45-year-old Rachael Renee Edwards found dead in an encampment on hillside near Washington and 16th streets

High stakes for addressing homelessness in Clackamas County were raised even higher in the minds of local public-safety advocates following the death of a homeless woman in a local park.

PHOTO BY RAYMOND RENDLEMAN - A fire surrounded trees in Abernethy Creek Park where a homeless woman died on Nov. 8.Rachael Renee Edwards, 45, died Nov. 8 after a fire broke out near her encampment in Abernethy Creek Park in Oregon City.

Clackamas County's "unsheltered" population has suddenly shot up from just under 500 in 2013 and 2015, to 746 in this year's latest count. Doubled-up families also qualify as homeless under the federal definition for public school districts, including the Oregon City School District, which saw an increase from about 300 homeless students in the 2015-16 school year to more than 400 in the current school year. While officials see more comprehensive counting methods are part of the reason for the sudden jumps, they don't account for all of the more than 30 percent annual increases.

Efforts already underway by county and city officials to address the growing homeless population took on a different cast following Edward's death. Clackamas Fire District #1 is hosting its inaugural Resource Fair, designed to bring community resources to citizens who need them the most, from 10 a.m. to 1 p.m. Thursday, Nov. 16, at Barclay Park (next to Father's Heart Street Ministry), 711 12th St., Oregon City.

The Resource Fair aims to connect residents in need with a variety of local resources within Clackamas County. Services at the fair will include free flu shots, assistance with medical insurance enrollment, housing programs, addiction services, mental health, physical health and employment resources.

On the same day as Edward's death, Clackamas County declared an emergency in support of providing shelter for homeless people. The state of emergency will allow county officials to suspend standard competitive bidding procedures, redirect funds for emergency use, authorize county staff to explore the acquisition of sites suitable for installation of temporary housing units, and waive county regulations to the extent necessary and possible to respond to the housing emergency.

County Health and Human Services Director Richard Swift said the county has a need to provide warming shelters for approximately 1,000 people. In addition to working with shelters available in the past, he said, this year, "We will also be exploring options for a contingency warming shelter at the county Abernethy Creek Park in Oregon Cityfairgrounds, in empty buildings in the community and through motel vouchers."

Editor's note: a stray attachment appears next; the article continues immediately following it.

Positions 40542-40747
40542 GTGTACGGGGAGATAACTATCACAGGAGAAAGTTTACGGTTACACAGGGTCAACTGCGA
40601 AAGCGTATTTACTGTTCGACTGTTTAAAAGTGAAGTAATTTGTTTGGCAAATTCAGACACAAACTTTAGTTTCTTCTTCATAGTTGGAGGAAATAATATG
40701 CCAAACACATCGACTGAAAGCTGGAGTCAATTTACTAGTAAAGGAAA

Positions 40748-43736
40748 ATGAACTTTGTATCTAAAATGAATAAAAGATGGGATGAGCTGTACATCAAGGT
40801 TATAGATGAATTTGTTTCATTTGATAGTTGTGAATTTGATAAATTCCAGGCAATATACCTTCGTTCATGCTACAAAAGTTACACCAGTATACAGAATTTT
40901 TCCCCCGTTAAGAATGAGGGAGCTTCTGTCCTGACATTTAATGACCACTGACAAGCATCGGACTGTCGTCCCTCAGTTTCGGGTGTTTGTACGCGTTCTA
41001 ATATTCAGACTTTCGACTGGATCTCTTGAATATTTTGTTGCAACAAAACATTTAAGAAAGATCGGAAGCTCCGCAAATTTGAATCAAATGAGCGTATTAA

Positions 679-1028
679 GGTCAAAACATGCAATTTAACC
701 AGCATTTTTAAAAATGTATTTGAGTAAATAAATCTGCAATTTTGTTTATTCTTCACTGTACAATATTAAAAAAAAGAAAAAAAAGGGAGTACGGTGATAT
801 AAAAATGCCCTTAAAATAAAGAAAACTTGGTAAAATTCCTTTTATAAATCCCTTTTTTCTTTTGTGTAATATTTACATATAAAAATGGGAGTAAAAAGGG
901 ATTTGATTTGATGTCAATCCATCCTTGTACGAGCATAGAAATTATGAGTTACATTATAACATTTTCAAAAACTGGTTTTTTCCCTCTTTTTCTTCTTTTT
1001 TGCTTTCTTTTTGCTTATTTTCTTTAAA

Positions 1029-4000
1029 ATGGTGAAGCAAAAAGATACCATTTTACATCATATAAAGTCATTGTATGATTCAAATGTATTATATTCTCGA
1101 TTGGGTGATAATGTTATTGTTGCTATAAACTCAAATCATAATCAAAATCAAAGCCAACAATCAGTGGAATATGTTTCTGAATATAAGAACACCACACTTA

Oregon City police believe the Nov. 8 incident to have been an accident. Citizens couldn't help but wonder, however, if more could have been done to prevent what's being called a tragedy.

A visit to Edward's burned campsite showed that city officials knew that homeless people were camping at Abernethy Creek Park. A "NO CAMPING" sign posted Nov. 3 had scheduled a cleaning of Edward's campsite for Nov. 9, the day after she died.

Left in the debris of Edward's campsite was a charred copy of "You Can Heal Your Life," a self-help book that remains in print and has sold tens of millions of copies since its original 1984 publication. The book is based on the idea that physical illness is rooted in emotional and spiritual distress, trauma which can be eliminated through "mirror work" and affirmations. Also visible at Edward's campsite were several empty cans of Pepsi, Redd's black-cherry hard cider, Skechers tennis shoes, Biotene dry-mouth reliever, antibacterial hand wipes, cardboard, automobile floor mats and a hair brush.

Once the fire broke out, Oregon City Police Capt. Shaun Davis said it was too late for officer on patrol at 2:07 a.m. to put out the blaze near the Abernethy Bridge and the 16th/Washington streets intersection. When the officer arrived, the fire already had surrounded several trees in the park. All the officer had to put out the fire was a standard-issue fire extinguisher in his patrol car, Davis said, so his only option was to alert the fire department.

It wasn't until Clackamas firefighters put out the blaze on the hillside that they discovered Edwards dead inside her tent, Davis said. Authorities believe the fire originated from the homeless encampment on the hillside leading down to Abernethy Creek from the Washington Street side of the park.

Police said that Edwards' family are mourning their loss in this tragedy and have requested privacy, so the public is left to speculate about what led her to such a desperate situation.

Davis said that OCPD detectives are still investigating the death and cause of the fire. OCPD is conducting the fire investigation in partnership with the Clackamas Fire District and the Clackamas County Medical Examiner's Office.

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